Vail Valley Voices: What to do about parking in Vail? |

Vail Valley Voices: What to do about parking in Vail?

Vail Homeowners Association
Vail, CO, Colorado

Editor’s note: The following is an excerpt from the Vail Homeowners Association monthly report for July. The Daily publishes weekly excerpts from the association, which keeps a close eye on economic and political trends in and outside of the town. The newsletter electronic version with links to supporting documents is available at

Parking and economic vitality lead the list of concerns in a recent survey of community residents and property owners by the town of Vail. Affordable housing has slipped from the top position it has held in similar surveys over the past several years.

The association observes that both parking and affordable housing are secondary to the relative state of the community’s economic strength. Neither can be viewed correctly when separated from economic conditions.

Whether the community survey is an accurate reflection of community sentiment is a matter of conjecture. Of more than 7,000 local and part-time residents who were sent notices to participate in the survey, only 580 responded.

Affordable housing receding in political importance: Affordable housing to many, as confirmed in the town’s survey, is no longer as crucial to economic development as it was before the advent of the recession.

As long as the construction and development labor force continues to shrink, the supply of rental housing will remain liquid.

Likewise, if the absorption rate of unsold real estate continues to be sluggish and financing standards for mortgages remain arduous, the cost of housing, rental or otherwise, may well continue to become more competitively priced.

Should the town of Vail move ahead with the Timber Ridge seasonal affordable-housing project, in spite of its aesthetic shortcomings, it could additionally saturate the rental affordable-housing market for the foreseeable future and perhaps also further drive down labor costs.

These are unintended consequences that some affordable-housing advocates say are well worth the risk. Others believe it will rid the town of Vail of a significant portion of its outstanding debt.

Parking demand in transition: The perception of the need for more parking is understandable when economic conditions are on the downside. Eagle County residents under stress from high levels of underemployment have to stretch their paychecks.

Business interests are under pressure to augment the recession frugality of destination guests by attracting the even more cost-conscious regional “drive” market. The combination of the two results in hundreds of cars parked along the frontage roads,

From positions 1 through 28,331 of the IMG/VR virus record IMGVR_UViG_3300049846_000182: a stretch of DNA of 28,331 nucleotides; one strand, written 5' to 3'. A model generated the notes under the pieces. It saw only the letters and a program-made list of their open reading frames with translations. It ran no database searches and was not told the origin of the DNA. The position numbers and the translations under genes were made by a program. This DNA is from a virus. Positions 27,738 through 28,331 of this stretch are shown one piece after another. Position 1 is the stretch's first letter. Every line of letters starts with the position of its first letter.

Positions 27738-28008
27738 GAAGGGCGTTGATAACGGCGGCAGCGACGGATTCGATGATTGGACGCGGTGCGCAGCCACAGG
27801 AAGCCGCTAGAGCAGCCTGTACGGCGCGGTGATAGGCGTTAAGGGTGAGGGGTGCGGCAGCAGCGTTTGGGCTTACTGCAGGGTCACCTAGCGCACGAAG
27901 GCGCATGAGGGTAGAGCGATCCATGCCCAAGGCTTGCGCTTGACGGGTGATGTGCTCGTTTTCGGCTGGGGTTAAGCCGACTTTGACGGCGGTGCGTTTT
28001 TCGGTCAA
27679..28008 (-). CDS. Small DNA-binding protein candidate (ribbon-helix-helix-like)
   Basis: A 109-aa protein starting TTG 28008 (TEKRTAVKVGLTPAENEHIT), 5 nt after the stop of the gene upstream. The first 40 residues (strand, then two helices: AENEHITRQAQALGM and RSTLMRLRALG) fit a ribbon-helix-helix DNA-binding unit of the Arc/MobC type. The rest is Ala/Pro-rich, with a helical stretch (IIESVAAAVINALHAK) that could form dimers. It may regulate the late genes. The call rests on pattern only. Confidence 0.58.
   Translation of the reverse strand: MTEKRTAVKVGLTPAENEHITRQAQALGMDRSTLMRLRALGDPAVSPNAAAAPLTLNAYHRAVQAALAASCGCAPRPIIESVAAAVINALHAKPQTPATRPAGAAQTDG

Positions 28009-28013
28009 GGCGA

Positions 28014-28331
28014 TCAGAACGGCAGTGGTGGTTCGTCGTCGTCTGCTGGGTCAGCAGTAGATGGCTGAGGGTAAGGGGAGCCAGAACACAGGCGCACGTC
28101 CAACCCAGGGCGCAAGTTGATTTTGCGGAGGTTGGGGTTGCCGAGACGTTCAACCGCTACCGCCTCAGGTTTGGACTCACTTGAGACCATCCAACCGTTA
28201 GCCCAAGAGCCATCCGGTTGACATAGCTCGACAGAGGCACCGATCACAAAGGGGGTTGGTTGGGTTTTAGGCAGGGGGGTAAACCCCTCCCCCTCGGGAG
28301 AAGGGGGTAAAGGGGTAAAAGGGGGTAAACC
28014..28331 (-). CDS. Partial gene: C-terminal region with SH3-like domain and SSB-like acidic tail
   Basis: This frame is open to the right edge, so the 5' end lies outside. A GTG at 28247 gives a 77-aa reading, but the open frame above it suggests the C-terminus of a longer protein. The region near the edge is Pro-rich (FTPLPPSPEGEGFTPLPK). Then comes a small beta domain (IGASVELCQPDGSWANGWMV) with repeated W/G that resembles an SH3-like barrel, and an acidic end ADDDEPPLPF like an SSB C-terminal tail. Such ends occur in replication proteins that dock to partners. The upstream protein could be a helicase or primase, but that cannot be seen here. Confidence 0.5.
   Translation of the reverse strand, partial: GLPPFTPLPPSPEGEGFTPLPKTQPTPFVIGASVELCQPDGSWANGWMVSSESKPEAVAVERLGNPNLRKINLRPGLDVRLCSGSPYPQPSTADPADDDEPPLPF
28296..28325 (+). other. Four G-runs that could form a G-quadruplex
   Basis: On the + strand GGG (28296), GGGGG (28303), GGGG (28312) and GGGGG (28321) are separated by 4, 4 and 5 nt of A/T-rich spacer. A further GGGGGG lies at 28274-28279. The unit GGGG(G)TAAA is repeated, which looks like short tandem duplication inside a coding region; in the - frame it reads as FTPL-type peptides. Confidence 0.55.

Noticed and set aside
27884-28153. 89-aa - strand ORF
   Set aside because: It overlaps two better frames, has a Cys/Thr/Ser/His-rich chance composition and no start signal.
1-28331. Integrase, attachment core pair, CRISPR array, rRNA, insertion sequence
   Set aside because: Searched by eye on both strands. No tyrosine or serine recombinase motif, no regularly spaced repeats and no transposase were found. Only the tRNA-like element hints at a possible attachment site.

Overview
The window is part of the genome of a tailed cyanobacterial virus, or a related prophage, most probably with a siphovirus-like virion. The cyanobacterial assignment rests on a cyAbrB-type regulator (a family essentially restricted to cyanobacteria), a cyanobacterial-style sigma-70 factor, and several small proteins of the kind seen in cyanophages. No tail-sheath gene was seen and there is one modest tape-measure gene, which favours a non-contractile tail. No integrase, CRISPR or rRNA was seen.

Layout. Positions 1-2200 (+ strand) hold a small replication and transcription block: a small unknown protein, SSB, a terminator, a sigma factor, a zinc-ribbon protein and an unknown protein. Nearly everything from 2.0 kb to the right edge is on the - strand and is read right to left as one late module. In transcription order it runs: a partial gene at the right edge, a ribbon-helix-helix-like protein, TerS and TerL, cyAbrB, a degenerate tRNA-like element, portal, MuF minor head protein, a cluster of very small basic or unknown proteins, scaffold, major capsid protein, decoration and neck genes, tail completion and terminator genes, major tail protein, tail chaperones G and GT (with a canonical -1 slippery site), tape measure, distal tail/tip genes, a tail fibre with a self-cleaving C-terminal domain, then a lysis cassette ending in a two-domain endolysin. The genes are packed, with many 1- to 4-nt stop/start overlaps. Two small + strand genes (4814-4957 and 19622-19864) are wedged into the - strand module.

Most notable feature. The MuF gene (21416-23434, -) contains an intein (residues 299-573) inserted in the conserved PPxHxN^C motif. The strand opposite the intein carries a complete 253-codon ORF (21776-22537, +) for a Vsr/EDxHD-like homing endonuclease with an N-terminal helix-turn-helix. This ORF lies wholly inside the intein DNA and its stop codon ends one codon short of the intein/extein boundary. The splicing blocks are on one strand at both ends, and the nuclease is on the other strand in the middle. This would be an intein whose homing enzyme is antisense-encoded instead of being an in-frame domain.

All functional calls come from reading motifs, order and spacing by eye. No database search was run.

which cause some to say that Vail looks like a truck stop.

If it chooses, the town can control parking without building more expensive parking structures. New destination-guest housing doesn’t require as much public parking as day visitors and workers. Evolving economic and local employment conditions over the next two years could alter current demand significantly.

The Town Council is reviewing its options to provide more parking, including doing nothing. The Colorado Department of Transportation is putting pressure on the town of Vail to take over ownership, or it will cut off frontage-road parking altogether.

Negotiations are under way to circumvent an all-or-nothing outcome. The Town Council is considering closing frontage-road parking for the remainder of the summer.

More parking or more buses? Building more public parking structures to meet the projected demand of 400 ski-season parking spaces is expensive. The cost is $30 million to $40 million for an extension to the Lionshead parking structure or building a new parking structure on Ford Park.

A cheaper $18 million surface parking lot in Ford Park to add 100 cars would mean relocating the tennis courts elsewhere and losing an acre of highly valued park land to asphalt.

Town parking studies indicate that the demand for overflow summer parking can be solved by providing better facilities for shuttle bus service to Ford Park from the Vail Village and Lionshead parking structures.

Ever Vail can fill the gap, But to whose benefit and when? The other parking option public officials are wrestling with is whether to approve Ever Vail. If it is approved, the developer, Vail Resorts, would provide the needed 400 winter parking spaces. Ever Vail is a new residential and commercial portal to Vail Mountain. There is no date certain when the Ever Vail parking would be provided, as it is dependent upon economic conditions.

Public officials are reluctant to approve the project with several open-ended issues remaining under speculation. Some prefer inducing Vail Resorts to help pay for the cost of building another parking structure elsewhere, which according to informed observers is not likely to occur.

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